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Sempra Supports CFTC Regulation

Stepped-up regulation at the Commodity Futures Trading Commission (CFTC) wouldn't adversely affect Sempra Energy's joint energy trading venture, company executives said Friday. "It's probably going to be fine for us," CFO Mark Snell said during a quarterly earnings conference call.

Sempra's 2Q2009 earnings results were down quarter/quarter, but the executive team remains bullish about the company's full-year prospects. A $64 million one-time write-off for part of Sempra's Liberty Gas Storage project in Louisiana was the main reason cited for the overall earnings decline. Net profit was ($198 million (80 cents/share) in 2Q2009, versus $244 million (98 cents) in the year-ago period.

"Regarding the CFTC, I think the objective of Congress is to try to regulate and put a stop to a lot of speculative trading going on," said CEO Don Felsinger. "We do a lot of physical delivery of commodities, plus trading activity for customers that need to hedge their supplies or purchases. I sense something is going to happen, but the impact on our business is not going to be as impacted as it could be on people who are just out there simply doing screen trading."

Snell said he watched the CFTC debate last week closely (see related story). At this point, he thinks there is little agreement on what to do and how future regulation should be shaped. Two things may happen as a result of the current activity, said Snell: there will be increased capital requirements for counterparties, and a push to put most of the derivatives activity -- commodities as well as other financial derivatives -- on exchanges, creating margin requirements.

Sempra's trading activities are conducted through RBS Sempra Commodities, a joint venture between Sempra and the Royal Bank of Scotland.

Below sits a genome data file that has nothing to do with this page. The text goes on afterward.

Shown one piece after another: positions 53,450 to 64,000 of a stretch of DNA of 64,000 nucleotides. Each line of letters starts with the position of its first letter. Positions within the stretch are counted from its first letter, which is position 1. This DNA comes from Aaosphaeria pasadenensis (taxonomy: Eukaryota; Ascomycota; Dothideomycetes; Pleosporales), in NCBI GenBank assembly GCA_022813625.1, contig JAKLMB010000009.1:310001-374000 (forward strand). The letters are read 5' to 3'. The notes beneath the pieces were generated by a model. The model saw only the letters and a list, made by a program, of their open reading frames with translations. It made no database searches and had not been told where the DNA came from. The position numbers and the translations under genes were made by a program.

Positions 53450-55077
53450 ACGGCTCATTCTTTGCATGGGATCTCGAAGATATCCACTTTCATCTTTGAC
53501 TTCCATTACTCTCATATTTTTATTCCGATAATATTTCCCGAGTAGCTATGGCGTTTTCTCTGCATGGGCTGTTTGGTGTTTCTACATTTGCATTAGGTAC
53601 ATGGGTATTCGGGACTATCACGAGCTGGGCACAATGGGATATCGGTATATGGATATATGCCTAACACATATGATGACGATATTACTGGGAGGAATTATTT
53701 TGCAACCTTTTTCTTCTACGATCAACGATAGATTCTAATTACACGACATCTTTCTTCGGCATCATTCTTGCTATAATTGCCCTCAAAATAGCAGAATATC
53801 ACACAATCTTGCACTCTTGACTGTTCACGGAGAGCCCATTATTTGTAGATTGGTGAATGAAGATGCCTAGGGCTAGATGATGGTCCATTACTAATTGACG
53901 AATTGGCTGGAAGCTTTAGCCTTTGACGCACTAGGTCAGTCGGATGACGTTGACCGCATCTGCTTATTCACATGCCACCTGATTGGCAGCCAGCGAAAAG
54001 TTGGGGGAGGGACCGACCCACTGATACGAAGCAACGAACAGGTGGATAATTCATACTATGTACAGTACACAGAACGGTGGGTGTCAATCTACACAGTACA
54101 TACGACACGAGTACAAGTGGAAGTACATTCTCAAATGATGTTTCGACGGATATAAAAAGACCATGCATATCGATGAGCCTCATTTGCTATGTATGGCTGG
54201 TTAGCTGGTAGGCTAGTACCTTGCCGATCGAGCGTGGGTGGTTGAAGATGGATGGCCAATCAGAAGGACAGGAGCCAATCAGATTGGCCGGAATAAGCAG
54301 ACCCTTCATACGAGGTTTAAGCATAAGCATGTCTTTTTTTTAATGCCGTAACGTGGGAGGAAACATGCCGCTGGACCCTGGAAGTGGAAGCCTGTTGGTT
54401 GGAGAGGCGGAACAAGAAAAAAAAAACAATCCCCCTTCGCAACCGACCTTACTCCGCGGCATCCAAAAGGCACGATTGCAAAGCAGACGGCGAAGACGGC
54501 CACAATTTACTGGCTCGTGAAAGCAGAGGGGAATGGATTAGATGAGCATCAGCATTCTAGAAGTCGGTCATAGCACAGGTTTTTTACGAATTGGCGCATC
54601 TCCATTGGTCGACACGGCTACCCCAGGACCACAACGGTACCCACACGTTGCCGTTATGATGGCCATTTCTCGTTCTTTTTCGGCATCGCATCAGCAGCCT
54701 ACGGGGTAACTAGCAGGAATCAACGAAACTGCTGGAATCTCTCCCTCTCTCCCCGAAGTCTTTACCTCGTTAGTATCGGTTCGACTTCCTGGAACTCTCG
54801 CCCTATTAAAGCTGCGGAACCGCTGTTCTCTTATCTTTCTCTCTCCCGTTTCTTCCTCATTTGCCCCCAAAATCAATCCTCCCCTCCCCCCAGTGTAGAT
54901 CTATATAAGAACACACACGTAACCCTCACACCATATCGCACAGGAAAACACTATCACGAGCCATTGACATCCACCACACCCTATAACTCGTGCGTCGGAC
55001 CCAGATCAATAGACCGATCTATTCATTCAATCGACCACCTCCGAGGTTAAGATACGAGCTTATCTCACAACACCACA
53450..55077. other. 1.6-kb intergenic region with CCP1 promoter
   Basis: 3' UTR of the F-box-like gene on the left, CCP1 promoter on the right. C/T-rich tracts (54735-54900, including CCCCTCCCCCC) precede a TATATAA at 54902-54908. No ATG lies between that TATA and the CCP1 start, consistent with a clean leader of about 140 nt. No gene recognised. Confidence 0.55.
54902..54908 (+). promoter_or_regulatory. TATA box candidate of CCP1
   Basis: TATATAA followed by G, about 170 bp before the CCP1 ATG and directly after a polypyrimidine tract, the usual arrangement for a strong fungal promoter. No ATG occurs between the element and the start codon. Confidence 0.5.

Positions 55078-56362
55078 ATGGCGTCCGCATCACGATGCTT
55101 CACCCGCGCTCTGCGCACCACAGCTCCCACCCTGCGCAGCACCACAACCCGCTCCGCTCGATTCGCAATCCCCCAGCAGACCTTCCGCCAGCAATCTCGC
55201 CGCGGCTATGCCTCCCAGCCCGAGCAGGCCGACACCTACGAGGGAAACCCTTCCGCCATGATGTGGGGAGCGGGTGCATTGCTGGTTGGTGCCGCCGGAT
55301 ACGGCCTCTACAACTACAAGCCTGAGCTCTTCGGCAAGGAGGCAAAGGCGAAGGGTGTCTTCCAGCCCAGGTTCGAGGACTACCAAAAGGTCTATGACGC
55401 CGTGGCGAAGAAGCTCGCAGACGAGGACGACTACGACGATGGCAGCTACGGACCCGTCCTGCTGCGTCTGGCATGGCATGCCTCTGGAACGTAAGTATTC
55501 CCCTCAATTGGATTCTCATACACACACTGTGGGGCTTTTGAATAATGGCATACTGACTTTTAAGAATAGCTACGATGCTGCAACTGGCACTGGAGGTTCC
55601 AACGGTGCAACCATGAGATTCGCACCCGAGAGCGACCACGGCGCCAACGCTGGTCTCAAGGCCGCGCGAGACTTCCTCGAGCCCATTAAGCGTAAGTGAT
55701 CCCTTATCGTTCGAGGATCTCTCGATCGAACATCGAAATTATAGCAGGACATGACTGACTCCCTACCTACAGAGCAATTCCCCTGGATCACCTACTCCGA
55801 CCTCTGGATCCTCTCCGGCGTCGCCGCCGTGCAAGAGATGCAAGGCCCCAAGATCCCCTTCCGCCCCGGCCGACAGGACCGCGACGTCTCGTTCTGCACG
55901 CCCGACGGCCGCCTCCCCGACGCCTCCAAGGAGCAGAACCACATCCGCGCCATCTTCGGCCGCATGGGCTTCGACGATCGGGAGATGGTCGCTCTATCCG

"The push from the commodity traders, such as us, is that there is a recognition that these markets were effectively established for end-users -- producers, power plants and those kinds of companies who use these markets to hedge their outputs or their raw materials," said Snell. "From that perspective, I think those businesses will get some kind of exemption from the margining requirements so they can continue to do that. And that is really what is core to our business."

The regulatory ideas being tossed around would benefit joint ventures like RBS Sempra, the CFO said. The level of capital that a global commercial bank has is an advantage, he said.

<>"For dealing with customers, our ability to extend credit to those types of end-users will be critical to keeping the market functioning," Snell said. "All in all, we pretty much support the activity around more transparency and the elimination of systemic risk. We're just trying to protect our customers in the legislative battle that is going on."

Up to this point commercial traders of natural gas haven't commented publicly about the great debate over speculative commodities activity, but not one has come to the defense of speculators, and there have been some background rumblings about the natural gas sandbox getting too crowded.

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